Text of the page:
Basically, you want to keep the strong player from accumulating too much power from a single success. Instead, they might receive a small, temporary bonus, but nothing that throws the game out of balance. In many cases, designers make the winner pay a price for taking a strategically important position. This tends to balance out the gains, ratchet up the tension, and provide the loser with a chance to come back.
Other techniques include adding an element of randomness, which can come into play and alter the balance of power. This can take the form of external events, like shifting alliances, natural disasters, and unfortunate circumstances. You may also want to enable the weaker players to group together to battle the dominant one, or have a third party intervene.
The goal is to keep the scales balanced without stagnating the game. After all, this is a competition and someone has to be able to win eventually. Naturally, in the last stages of a game, the scales will tip, and when this happens, let the scales tip dramatically. There's nothing as satisfying as a sweeping victory. This makes the winner feel good and provides for a swift, merciful defeat for the loser. You never want to drag out the ending. Think of your game as a movie. Once you've passed the climax, wrap it up fast.
A game that deals creatively with this type of problem is the strategic multiplayer shooter, Battlefield 1942. In assault matches, one team starts with a single spawning point and the other team controls every other spawning point and area of the map. The attacking team must fight to take ground. An example of a map that works like this is 'Omaha Beach' which simulates the D-Day invasion. The Allies start on board a ship and must take spawning points on land from the Germans. Battlefield 1942 incorporates a 'tickets' system. Each side begins with a certain number of tickets that are reduced whenever a player is killed in action and subsequently re-spawns. When the number hits zero, the game is over. However, fulfilling certain victory conditions will cause the opposing team's tickets to slowly deplete, until they manage to reverse the situation by reclaiming a required control point. This gives teams a chance to come back from the brink of disaster, or at least, it gives players the resolve to stay in a losing game and manage a minor, rather than a total, defeat based on the percentage of tickets by which they lost.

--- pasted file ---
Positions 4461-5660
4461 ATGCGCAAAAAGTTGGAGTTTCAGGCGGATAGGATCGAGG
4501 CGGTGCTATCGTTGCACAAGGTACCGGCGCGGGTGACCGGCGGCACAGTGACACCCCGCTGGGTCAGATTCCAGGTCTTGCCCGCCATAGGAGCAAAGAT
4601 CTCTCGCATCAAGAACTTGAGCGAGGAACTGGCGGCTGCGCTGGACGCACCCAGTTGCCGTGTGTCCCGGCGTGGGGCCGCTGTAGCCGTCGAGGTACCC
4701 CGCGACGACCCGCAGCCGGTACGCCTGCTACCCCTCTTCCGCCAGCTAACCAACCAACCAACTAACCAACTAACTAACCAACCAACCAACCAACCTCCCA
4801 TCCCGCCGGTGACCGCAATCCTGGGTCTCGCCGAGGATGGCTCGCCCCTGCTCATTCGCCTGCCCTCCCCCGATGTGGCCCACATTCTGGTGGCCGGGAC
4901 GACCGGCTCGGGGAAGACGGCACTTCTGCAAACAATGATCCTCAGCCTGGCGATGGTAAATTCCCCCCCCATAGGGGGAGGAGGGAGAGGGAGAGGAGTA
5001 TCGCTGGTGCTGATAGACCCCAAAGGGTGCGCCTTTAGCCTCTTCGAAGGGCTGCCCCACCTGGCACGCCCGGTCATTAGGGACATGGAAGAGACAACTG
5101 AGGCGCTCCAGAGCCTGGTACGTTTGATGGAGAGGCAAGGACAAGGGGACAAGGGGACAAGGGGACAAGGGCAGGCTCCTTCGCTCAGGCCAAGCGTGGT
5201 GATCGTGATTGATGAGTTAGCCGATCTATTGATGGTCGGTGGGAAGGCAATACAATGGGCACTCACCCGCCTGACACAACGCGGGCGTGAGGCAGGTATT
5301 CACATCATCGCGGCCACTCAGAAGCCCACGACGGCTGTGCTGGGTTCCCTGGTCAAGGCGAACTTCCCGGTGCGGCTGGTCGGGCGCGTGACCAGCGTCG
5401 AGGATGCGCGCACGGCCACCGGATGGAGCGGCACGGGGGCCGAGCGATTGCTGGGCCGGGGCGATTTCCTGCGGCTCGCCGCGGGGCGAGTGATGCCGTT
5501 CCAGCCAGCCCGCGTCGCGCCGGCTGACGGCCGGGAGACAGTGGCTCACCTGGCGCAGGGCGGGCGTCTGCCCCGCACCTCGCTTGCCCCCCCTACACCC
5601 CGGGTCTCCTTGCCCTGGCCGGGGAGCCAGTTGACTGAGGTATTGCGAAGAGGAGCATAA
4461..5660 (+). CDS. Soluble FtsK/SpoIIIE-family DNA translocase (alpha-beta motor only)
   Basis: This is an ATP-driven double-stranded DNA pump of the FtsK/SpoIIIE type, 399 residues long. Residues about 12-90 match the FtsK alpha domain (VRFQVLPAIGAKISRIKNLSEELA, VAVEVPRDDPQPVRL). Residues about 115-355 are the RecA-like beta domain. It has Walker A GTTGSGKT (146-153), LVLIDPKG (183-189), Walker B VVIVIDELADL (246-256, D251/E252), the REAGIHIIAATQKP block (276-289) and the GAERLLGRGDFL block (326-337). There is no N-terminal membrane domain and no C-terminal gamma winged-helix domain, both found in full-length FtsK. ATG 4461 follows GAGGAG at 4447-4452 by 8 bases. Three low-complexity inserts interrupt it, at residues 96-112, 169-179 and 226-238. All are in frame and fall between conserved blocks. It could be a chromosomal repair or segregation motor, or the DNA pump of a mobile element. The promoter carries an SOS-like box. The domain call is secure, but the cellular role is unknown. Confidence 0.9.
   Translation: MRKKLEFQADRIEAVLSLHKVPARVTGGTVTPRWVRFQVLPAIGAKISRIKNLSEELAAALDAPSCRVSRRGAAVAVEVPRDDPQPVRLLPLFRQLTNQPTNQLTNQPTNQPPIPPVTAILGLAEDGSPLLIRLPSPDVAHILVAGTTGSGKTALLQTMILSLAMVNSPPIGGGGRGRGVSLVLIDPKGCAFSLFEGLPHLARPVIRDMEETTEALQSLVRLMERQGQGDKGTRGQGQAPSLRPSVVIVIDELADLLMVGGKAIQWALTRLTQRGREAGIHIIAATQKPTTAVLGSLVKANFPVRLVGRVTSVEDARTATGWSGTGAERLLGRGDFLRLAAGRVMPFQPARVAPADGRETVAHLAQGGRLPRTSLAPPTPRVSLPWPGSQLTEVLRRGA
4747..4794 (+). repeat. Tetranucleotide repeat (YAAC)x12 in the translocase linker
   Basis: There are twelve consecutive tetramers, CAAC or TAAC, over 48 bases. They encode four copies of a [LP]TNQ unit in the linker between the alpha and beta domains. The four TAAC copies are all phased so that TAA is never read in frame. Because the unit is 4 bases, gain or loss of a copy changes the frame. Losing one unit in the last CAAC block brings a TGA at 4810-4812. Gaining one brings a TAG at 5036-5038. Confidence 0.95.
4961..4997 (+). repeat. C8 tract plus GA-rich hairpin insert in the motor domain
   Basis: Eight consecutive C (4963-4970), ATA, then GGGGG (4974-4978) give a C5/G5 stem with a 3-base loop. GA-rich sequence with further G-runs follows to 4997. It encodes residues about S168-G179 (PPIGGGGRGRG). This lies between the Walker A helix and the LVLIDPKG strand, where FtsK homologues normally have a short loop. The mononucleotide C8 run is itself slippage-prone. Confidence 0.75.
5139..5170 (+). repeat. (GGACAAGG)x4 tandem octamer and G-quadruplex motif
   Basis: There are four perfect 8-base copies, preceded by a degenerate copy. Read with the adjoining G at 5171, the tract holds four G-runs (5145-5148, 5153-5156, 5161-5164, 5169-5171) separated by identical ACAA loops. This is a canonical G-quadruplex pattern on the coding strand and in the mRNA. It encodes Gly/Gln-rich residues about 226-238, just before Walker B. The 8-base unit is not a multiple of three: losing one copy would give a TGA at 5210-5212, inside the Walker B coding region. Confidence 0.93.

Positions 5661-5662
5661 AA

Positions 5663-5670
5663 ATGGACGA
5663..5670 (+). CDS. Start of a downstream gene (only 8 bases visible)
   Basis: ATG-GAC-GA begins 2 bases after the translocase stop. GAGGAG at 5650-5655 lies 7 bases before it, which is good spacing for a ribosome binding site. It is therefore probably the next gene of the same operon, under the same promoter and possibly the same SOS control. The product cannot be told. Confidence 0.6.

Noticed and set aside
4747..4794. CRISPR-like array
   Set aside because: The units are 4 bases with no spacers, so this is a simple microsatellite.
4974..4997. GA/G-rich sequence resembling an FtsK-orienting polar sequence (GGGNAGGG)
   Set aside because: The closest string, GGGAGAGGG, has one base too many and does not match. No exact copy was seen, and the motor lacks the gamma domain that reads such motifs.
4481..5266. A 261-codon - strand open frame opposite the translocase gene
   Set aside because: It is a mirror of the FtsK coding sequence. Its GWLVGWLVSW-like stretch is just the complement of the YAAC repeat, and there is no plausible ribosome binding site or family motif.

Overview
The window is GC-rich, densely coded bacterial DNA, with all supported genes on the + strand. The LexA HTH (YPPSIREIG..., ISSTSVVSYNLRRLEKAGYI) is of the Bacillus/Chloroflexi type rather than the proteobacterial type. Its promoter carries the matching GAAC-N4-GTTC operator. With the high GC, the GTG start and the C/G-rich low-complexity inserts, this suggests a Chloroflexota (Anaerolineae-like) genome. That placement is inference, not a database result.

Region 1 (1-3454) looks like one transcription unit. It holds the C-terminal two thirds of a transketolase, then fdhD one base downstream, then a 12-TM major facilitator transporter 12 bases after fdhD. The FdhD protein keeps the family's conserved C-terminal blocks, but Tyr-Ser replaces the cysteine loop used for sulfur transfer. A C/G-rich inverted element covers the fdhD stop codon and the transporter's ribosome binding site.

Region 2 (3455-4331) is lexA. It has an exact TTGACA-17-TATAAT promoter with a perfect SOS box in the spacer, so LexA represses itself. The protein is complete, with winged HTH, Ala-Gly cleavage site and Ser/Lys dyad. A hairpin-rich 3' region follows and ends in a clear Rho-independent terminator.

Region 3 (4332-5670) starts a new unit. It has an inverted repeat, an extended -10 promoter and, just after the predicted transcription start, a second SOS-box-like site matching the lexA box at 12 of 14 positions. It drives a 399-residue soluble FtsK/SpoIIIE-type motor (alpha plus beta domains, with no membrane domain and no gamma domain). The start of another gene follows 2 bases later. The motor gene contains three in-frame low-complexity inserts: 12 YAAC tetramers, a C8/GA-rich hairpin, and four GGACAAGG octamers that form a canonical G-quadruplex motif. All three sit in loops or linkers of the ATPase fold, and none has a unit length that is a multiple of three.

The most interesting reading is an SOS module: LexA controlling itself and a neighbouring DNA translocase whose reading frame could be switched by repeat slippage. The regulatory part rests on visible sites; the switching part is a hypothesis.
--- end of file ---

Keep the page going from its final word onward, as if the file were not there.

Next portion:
Exercise 9.6: Reinforcing Relationships
Analyze your original game prototype for reinforcing relationships. Is it common for the player who gets an early lead to win the game? If so, you may have a reinforcing relationship that is creating an imbalance in the system. Identify the issue and change the relationship to balance the play.
A good rule of thumb is to keep similar game objects within a game proportional in terms of strength. For instance, in a fighting game, no single unit should be significantly more powerful than the others. 'Super units,' as they're sometimes called, ruin the gameplay by becoming so valuable that none of the other units matter. One of the best ways to keep every element in proportion but still provide a range of choices is to think in terms of strengths and weaknesses. Every unit can be balanced by giving it a special advantage and a corresponding drawback.